The Role of Local Government in the Conservation of Rare Species

The Role of Local Government in the Conservation of Rare Species In the U.S. rare and endangered species protection is a public policy responsibility commonly ascribed to the federal or state governments. We make three related claims: 1) the scale of local and regional land use control and open‐space acquisitions matches the range sizes of many rare, endemic species, 2) land acquisition is the most attractive approach to conserving many rare taxa, especially endangered flora, and 3) at least some local governments and non‐governmental organizations have the policy capacity necessary to identify, acquire, and manage critical habitats for endangered species. Although local involvement can have conservation payoffs throughout the United States, we focus on California in general and, in particular, use as a case study the biology and political resources of four adjoining counties in the central coast region of the state: San Mateo, Santa Cruz, Santa Clara, and Monterey. We close with a discussion of policy implications for coordinating local, state, and federal conservation efforts. These include 1) brokering land acquisition deals with input from public land managers and private owners, 2) shifting funding priorities for rare, well‐known species away from research to habitat acquisition and management, and 3) encouraging biologists to invest more effort in local land use regulations so that they may make more effective use of local land management and conservation opportunities. http://www.deepdyve.com/assets/images/DeepDyve-Logo-lg.png Conservation Biology Wiley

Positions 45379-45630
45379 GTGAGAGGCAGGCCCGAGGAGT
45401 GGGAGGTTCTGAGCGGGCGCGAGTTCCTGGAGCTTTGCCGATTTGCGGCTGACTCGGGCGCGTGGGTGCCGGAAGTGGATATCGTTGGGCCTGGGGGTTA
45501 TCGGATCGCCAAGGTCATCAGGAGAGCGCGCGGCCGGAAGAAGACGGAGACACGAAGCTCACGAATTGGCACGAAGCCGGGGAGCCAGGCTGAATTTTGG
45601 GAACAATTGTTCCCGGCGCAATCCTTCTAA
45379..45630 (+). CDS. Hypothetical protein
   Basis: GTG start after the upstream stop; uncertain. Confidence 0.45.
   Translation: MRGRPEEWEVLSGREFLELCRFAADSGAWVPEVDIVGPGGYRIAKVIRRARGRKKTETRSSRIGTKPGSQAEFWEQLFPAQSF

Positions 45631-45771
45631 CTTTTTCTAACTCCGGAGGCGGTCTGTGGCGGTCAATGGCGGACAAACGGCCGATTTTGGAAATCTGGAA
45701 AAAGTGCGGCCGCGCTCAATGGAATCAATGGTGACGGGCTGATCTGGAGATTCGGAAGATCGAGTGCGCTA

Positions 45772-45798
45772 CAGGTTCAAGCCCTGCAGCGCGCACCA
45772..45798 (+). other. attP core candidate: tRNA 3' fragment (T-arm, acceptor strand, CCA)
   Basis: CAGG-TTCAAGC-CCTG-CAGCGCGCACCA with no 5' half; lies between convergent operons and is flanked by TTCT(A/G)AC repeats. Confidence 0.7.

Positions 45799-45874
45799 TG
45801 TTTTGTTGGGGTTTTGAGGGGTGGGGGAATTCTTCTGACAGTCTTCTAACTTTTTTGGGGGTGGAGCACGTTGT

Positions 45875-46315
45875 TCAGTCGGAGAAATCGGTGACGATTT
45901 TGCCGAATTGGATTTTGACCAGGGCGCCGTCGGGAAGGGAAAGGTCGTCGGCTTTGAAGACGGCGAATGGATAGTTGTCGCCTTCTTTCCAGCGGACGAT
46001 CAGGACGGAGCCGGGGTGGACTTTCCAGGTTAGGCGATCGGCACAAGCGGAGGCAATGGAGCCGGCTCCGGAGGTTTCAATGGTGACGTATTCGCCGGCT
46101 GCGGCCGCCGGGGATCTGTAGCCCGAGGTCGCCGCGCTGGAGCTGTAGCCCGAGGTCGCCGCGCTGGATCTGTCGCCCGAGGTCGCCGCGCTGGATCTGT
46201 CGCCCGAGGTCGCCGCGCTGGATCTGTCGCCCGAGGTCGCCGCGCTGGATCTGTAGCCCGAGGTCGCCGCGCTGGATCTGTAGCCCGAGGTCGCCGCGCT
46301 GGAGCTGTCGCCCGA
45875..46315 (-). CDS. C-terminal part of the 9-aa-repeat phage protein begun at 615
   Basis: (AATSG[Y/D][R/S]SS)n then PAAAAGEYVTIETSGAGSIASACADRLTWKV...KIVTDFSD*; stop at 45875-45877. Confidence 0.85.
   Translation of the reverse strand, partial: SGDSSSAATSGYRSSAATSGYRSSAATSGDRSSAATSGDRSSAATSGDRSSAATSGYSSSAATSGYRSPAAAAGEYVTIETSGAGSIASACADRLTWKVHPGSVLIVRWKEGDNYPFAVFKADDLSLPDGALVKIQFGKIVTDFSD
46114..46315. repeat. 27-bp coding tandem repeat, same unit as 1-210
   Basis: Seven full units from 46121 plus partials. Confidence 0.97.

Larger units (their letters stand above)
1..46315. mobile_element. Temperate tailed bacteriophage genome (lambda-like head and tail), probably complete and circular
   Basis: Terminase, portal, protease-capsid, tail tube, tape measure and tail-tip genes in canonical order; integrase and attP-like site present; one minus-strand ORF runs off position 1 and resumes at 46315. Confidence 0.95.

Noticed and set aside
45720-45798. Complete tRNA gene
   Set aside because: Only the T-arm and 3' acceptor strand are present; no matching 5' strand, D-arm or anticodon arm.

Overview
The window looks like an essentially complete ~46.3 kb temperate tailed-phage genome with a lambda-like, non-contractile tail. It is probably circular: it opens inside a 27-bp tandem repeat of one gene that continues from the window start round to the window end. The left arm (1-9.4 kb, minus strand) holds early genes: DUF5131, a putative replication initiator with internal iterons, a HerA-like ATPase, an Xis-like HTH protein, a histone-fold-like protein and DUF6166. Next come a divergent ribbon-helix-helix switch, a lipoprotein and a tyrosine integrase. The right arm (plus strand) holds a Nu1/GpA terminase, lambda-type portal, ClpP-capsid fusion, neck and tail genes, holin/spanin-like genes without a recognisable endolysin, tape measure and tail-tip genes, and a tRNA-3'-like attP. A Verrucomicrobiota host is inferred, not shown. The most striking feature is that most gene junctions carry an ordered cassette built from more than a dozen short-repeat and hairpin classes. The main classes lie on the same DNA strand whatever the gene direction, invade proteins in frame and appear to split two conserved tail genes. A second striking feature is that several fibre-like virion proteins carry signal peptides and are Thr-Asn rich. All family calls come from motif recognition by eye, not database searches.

The Role of Local Government in the Conservation of Rare Species

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Publisher
Wiley
Copyright
Copyright © 1996 Wiley Subscription Services, Inc., A Wiley Company
ISSN
0888-8892
eISSN
1523-1739
DOI
10.1046/j.1523-1739.1996.10061538.x
Publisher site
See Article on Publisher Site

Abstract

In the U.S. rare and endangered species protection is a public policy responsibility commonly ascribed to the federal or state governments. We make three related claims: 1) the scale of local and regional land use control and open‐space acquisitions matches the range sizes of many rare, endemic species, 2) land acquisition is the most attractive approach to conserving many rare taxa, especially endangered flora, and 3) at least some local governments and non‐governmental organizations have the policy capacity necessary to identify, acquire, and manage critical habitats for endangered species. Although local involvement can have conservation payoffs throughout the United States, we focus on California in general and, in particular, use as a case study the biology and political resources of four adjoining counties in the central coast region of the state: San Mateo, Santa Cruz, Santa Clara, and Monterey. We close with a discussion of policy implications for coordinating local, state, and federal conservation efforts. These include 1) brokering land acquisition deals with input from public land managers and private owners, 2) shifting funding priorities for rare, well‐known species away from research to habitat acquisition and management, and 3) encouraging biologists to invest more effort in local land use regulations so that they may make more effective use of local land management and conservation opportunities.

Journal

Conservation BiologyWiley

Published: Dec 1, 1996

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